What is policing anyway?
Having been a police officer — in the NYPD beginning in the very high crime 1980s — I don’t really disagree with your analysis. I do, however, want to add some background detail. Because I’ve been processing this and studying it and writing about it for a very long time.
I don’t think many understand the daily life of police officers, or what “police service” is day-to-day. There is a dramatic split between “police service” and the intention of those who fund and manage police departments. That was probably more true when I began my career — and where I began my career — than it is now, yet still, in the 1990s I wrote in The New York Times that when a Simi Valley white jury acquitted the officers who beat Rodney King, they did so because that was exactly what white Angelenos wanted their cops to do.
That said, I never really managed to work in neighborhoods with power. I worked among extreme poverty and many many undocumented immigrants. Was I an agent of ‘white supremacy’? I guess, although I felt more like that as a white guy living in Brooklyn’s Fort Greene neighborhood than I did as a cop.
90% or more of every day while I was in uniform involved people’s calls for help, and we were swamped by calls for help, often backlogged 100 911 calls at night. Medical emergencies, child birth, accidents, and the aftermath of crimes against people big and small. To give you an idea of this — we neither gave out summonses nor did much of anything with property crimes (cops on the day tour went around taking burglary and auto theft calls that had accumulated the night before). Yes we made drug arrests at times but those were nearly ways linked to violence — drug gangs shooting at each other. And yes, we did break up fights, but in those days before “Broken Windows Theory,” we viewed our communities as our job.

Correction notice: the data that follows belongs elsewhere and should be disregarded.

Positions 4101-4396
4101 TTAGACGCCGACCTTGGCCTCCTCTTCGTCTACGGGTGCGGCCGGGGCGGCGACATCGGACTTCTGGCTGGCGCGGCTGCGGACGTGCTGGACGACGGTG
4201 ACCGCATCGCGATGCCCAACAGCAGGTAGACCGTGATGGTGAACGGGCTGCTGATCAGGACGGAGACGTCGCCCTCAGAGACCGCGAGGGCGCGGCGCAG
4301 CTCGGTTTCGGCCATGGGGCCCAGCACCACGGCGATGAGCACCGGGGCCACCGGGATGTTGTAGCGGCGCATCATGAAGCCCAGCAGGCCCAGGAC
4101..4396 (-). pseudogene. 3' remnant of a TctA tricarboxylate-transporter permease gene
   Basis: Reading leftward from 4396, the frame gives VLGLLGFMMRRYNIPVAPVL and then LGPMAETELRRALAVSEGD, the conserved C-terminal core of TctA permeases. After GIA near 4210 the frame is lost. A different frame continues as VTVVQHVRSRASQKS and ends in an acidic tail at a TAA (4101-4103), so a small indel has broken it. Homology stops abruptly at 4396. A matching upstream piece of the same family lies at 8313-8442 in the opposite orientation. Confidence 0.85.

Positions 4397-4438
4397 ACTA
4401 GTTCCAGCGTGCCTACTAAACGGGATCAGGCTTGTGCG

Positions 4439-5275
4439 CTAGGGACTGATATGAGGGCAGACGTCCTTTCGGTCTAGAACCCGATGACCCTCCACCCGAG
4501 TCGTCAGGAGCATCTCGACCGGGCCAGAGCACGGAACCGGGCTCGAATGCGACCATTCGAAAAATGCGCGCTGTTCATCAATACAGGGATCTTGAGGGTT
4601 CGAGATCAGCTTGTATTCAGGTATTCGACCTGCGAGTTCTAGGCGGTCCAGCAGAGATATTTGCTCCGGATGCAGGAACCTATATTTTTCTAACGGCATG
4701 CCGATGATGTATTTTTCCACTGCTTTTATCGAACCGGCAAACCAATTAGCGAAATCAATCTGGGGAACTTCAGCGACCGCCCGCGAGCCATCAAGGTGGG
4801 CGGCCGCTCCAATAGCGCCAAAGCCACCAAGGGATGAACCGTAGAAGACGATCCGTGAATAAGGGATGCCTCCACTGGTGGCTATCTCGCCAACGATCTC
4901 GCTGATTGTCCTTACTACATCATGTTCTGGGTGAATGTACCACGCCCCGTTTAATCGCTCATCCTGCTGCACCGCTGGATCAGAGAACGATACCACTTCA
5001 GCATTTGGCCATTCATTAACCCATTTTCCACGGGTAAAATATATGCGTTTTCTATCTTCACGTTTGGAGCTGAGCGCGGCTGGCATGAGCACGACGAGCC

Yet tensions were there because white people rarely want to pay taxes to help non-whites. We had more resources in The Bronx than the precincts in eastern Brooklyn did because suburban commuters rode through our communities on their trains. We had the Ed Koch beginnings of the notorious ‘anti-crime’ units, which never had any function other than the harassment and brutalization of minorities, and we had those officers raised in the exurbs that were truly dangerous because of their lifetime lack of engagement with urban life and diverse populations.
But I want people to know that it was purely racism — in the nation’s most liberal city — that elected mayors like Koch, Giuliani, and Bloomberg, who in turn put racist police commissioners (Kerik, Kerry) and pushed NYPD officers away from the communities they had tried to serve in the post-Serpico, post-Prince of the City days. As with every step forward in this nation — education, health care, income supports — these are fragile gains that are shattered the minute communities of white wealth get nervous.
- Ira Socol